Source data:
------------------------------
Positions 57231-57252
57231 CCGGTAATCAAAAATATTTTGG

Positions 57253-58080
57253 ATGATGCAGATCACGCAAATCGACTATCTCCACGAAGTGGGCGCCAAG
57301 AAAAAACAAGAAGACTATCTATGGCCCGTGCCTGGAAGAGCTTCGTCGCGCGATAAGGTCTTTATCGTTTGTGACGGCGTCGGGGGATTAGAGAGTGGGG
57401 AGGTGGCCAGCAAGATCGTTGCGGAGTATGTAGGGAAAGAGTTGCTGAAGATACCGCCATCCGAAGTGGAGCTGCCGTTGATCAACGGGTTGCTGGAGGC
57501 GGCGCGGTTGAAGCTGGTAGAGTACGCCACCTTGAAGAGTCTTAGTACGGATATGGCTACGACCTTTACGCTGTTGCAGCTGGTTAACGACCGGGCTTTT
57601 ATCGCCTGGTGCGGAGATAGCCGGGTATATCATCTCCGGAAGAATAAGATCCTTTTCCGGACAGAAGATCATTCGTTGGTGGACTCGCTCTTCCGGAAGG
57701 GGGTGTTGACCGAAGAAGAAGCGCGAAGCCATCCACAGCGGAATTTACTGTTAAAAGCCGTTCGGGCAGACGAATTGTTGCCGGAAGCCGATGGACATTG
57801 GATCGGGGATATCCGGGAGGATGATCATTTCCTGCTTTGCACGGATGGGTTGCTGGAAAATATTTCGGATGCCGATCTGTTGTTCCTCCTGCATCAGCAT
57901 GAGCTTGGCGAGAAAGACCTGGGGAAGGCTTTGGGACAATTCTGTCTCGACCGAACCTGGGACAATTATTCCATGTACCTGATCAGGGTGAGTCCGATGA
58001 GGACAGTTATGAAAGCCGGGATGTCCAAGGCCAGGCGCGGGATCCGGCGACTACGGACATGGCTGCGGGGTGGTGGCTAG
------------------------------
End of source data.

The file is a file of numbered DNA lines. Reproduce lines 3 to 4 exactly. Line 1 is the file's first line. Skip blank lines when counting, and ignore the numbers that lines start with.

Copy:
Positions 57253-58080
57253 ATGATGCAGATCACGCAAATCGACTATCTCCACGAAGTGGGCGCCAAG